If there’s one description that inspires even less confidence in a film than “made for TV”, it’s “direct to video”. Sure, producer Charles Band stated he could make more money on this film in the direct market than in theatres. But… actually, I don’t really need a counterpoint there, do I? He kind of did my work for me there. It’s hard to snark at someone that sets himself up so effortlessly.
With some rather obvious inspiration from Child’s Play, 1989’s Puppet Master is a horror movie playing on the common sense of unease that people have with puppets. Horror films are about scaring people, people find puppets creepy, it’s a logical enough fit. Except, of course, for the minor detail that even the creepiest puppet looks silly when it’s subjected to stop-motion animation. As I’ve said earlier, it’s hard to give a horror film credit when it looks ridiculous.
Sadly, that’s not the most ridiculous thing about this movie.
The story opens up with actor William Hickey playing an elderly puppeteer. He has learned the secret to bringing inanimate objects to life, which he uses to animate his bizarre puppets. We can tell he’s insane because he’s creating unholy mockeries of life, and also because he’s making puppets. Sane people do not make puppets; a few puppeteers, such as Jim Henson, just happen to be the friendly kind of crazy. Though the movie later asserts through the puppeteer’s diary that he was one of the benevolent types, the fact that his living puppets are all grotesque and bear lethal weapons in place of normal limbs makes me question this assertion.
The work of a benevolent, rational man?
As assassins approach the hotel room where the puppet maker is staying, the old man beats them to the punch and blows his brains out. Flash forward to a few years later. The owner of the hotel, Megan Gallagher (Robin Frates), is visited by several former associates of her late husband Neil (Jimmie F. Skaggs), who has just killed himself. These associates are all psychics of one form or another. There’s Dana (Irene Miracle), a fortune teller with a thick Southern accent and a self-described “nasty bitch”. There’s Carlissa, an apparent nymphomaniac who can read the past of items she touches; she’s played by Kathryn O’Reilly, who fulfills the requirement that every horror film spur rumors of snuff films by dropping off the face of the earth afterward. There’s Carlissa’s partner Frank, played by Matt Roe, whose power seems to be being lecherous. And finally, there’s the erstwhile protagonist, Alex Whitaker (Paul Le Mat), who has prophetic dreams and visions.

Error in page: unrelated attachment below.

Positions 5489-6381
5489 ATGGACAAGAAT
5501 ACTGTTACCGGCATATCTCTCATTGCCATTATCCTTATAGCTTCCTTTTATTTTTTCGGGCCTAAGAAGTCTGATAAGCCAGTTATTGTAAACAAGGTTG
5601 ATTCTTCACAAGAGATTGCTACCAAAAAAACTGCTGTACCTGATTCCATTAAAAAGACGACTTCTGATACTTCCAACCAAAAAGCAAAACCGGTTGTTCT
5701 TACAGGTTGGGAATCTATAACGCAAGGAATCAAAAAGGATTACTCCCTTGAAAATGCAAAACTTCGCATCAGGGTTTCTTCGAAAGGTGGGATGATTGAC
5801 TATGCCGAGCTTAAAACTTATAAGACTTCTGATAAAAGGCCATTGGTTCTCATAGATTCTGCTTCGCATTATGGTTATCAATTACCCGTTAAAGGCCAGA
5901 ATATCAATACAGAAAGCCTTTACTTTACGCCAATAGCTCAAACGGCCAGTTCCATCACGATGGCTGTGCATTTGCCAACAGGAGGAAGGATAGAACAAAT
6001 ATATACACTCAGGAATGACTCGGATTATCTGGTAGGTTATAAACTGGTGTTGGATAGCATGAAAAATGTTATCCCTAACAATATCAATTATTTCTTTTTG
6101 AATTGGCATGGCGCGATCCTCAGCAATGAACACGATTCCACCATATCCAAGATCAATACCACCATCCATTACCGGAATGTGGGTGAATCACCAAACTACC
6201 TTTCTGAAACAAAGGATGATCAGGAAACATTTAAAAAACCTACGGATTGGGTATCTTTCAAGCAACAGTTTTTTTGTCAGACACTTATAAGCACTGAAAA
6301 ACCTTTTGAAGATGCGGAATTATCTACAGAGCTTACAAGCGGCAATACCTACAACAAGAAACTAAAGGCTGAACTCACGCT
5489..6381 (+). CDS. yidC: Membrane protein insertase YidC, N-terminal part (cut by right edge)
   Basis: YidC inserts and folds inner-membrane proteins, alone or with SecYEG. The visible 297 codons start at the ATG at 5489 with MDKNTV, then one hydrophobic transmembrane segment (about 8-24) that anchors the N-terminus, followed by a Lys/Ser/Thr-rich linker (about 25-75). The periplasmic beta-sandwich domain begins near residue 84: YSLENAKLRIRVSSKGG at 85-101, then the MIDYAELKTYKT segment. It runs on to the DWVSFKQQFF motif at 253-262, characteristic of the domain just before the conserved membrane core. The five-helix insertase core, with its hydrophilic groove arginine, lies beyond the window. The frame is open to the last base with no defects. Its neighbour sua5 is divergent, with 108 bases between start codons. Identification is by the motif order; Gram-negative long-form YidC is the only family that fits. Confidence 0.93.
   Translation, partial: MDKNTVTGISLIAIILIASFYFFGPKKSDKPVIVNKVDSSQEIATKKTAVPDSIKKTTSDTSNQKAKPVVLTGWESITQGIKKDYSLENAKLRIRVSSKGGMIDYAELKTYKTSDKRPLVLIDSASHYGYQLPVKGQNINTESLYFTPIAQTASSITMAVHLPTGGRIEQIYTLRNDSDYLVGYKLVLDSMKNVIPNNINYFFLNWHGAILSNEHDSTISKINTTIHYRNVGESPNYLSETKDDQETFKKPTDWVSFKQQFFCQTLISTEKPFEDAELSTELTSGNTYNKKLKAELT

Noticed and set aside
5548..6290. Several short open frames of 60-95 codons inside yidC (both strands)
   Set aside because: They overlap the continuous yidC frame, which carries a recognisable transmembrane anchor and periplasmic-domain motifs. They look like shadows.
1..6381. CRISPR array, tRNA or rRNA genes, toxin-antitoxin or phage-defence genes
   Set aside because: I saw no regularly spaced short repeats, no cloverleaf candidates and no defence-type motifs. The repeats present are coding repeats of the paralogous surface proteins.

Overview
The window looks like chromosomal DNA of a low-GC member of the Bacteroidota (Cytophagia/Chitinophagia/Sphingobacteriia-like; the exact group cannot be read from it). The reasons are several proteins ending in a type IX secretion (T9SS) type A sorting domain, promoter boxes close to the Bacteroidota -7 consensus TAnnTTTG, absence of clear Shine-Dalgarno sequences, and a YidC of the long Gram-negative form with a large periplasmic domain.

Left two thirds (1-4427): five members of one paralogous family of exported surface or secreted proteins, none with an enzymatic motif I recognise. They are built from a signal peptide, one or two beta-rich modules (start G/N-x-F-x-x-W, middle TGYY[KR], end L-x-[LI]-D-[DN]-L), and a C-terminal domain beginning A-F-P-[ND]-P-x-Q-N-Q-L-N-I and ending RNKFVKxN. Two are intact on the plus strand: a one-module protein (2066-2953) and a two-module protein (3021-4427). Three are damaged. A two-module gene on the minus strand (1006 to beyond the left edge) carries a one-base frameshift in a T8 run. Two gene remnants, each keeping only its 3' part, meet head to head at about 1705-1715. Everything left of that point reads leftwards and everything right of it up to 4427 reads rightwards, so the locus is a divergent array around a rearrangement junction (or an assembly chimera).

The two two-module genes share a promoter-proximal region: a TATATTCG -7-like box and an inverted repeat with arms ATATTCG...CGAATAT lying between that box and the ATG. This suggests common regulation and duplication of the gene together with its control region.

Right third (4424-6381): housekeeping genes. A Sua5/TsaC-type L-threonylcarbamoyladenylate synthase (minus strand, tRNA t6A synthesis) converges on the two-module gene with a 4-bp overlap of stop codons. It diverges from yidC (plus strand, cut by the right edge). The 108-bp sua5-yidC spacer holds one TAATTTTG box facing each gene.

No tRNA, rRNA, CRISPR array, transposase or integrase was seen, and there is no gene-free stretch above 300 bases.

He also has superhuman hair.
They begin investigating what Neil was up to when he killed himself, and of course further killings begin soon after. As the movie unfolds, several questions are raised in the mind of the viewer. A few of these questions are the questions the movie wants us to ask, such as “Who’s the mastermind and what do they want?” and “Can Alex prevent Meghan from becoming a victim?” More of the questions are undesired by the movie but nevertheless invoked, ranging from “Why don’t any of these people ever call out for help?” to “How many times are they going to pull the ‘not really awake’ gag?” to “Did they really have to include puppet-on-human bondage erotica?”
I could have gone my whole life without seeing that. I wish I’d gone my whole life without seeing this movie.
There is, at its core, a workable premise in this movie. And aside from a few scenes, the plot manages to be moderately coherent. I’ll concede that with some serious editing, and a re-write here and there, this may have been an OK movie. But as it stands, it’s just impossible to view it as anything other than ridiculous. There’s a sense in some scenes that it’s trying to be a bit humorous. But I’m not laughing with it. I’m not laughing at it, either. I’m staring at it, head tilted, asking if it really expects me to be enjoying this.